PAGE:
• Secure: Sometimes it is necessary to copy information during an upgrade. While this operation should be fast, cheap and transparent, it also needs to be secure. Leaking sensitive information during an upgrade is unacceptable.
  • Revertable: Inevitably something will go wrong from time-to-time and when it does the system needs to self-heal. This means it is critical that the system be able to rollback to the state previous before the upgrade. This can be challenging as upgrades can fundamental change the structure of data, but the requirement is the ability to rollback and ideally this procedure is done automatically. Note this does not mean that some small amount of data loss is unacceptable, to overcome some of the upgrade requirements a rollback can mean some small amount of data loss, which is transparent to the user.
  • Online: An upgrade needs to be done while the system is online and operational. It is ok to bring down parts of the system, but the system needs to be fully operational during the upgrade operation. Note that if a rollback is required the system does not need to be online to complete the rollback operation, but should be fully back online once the rollback completes.

Summary

Upgrading, especially of complex system, can be challenging. In this post, I talked about the types of upgrades common, customer vs developer expectation and my opinions on upgrade requirements. I suspect that many of my requirements are missing in many of the products you are using today. Perhaps you have heard the saying, “fast, cheap, good — pick two!” People may argue that many of my requirements can be solved outside of a product. For example, security can be handled by firewalls, revertability can be handled by taking a manual backup before upgrade and why does fast matter if the upgrade happens online? Understanding that workarounds exist, the key upgrade points to take away from this post are:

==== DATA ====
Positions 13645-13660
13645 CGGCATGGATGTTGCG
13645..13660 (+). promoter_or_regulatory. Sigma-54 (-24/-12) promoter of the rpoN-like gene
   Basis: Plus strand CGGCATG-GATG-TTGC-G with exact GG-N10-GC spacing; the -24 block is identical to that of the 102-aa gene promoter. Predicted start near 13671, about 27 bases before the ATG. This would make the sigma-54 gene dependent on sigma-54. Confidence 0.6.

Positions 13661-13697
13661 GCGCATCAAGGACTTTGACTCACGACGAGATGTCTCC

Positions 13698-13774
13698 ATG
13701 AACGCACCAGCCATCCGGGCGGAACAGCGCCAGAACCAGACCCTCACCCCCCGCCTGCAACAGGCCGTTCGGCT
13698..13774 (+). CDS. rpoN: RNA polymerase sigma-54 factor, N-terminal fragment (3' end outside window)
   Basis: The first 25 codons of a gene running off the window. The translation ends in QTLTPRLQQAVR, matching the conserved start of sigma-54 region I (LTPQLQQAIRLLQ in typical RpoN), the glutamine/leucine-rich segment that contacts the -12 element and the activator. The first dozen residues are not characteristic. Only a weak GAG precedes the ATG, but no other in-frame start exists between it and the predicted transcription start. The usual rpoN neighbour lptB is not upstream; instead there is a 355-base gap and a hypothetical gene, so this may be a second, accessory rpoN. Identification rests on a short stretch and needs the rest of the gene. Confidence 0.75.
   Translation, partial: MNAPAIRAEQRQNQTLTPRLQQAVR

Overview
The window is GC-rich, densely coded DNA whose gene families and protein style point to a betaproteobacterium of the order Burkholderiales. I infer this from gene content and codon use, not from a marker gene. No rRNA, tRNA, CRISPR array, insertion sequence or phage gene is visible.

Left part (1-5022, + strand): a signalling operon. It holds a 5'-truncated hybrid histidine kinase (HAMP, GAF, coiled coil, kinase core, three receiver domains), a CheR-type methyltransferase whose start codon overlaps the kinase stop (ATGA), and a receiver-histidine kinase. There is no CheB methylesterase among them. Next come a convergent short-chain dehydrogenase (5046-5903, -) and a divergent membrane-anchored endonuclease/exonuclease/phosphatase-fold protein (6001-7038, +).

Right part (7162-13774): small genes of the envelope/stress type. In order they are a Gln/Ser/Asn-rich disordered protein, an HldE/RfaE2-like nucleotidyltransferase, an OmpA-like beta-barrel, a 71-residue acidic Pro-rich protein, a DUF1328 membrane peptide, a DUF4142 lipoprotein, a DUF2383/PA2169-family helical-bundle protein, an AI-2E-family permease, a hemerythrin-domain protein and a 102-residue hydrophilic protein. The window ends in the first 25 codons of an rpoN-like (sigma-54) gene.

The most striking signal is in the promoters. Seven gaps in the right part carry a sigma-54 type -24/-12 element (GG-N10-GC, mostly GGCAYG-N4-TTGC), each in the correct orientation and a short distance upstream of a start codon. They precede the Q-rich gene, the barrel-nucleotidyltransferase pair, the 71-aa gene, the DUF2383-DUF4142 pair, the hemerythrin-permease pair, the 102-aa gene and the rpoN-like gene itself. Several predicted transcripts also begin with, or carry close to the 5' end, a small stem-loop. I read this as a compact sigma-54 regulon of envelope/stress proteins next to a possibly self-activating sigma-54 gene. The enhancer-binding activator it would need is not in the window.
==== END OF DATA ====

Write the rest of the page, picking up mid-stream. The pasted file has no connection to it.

1. Online: Downtime during an upgrade is unacceptable. Having parts of the system offline during the upgrade is OK, but the system as a whole needs to function.
  2. Transparent: Whether an upgrade is done in-place or via migration is a design decision. The user should not be aware of what is happening behind the scenes.
  3. Cheap: Software comes with a cost, which includes CapEx — the hardware and software required to run the product as well as support — and OpEx — the people and addition material required to run a product. Upgrades should come with the minimum cost required to use the product and should not require temporary resources to complete an often infrequent operation.
  4. User Experience: For the best user experience workarounds should be avoided and the product should offload the complexities of an upgrade operation. This means while you could rely on things such as firewalls and manual backups, the product should really handle this for the user.

© 2015, Steve Flanders. All rights reserved.

Published inSystem AdministrationVMware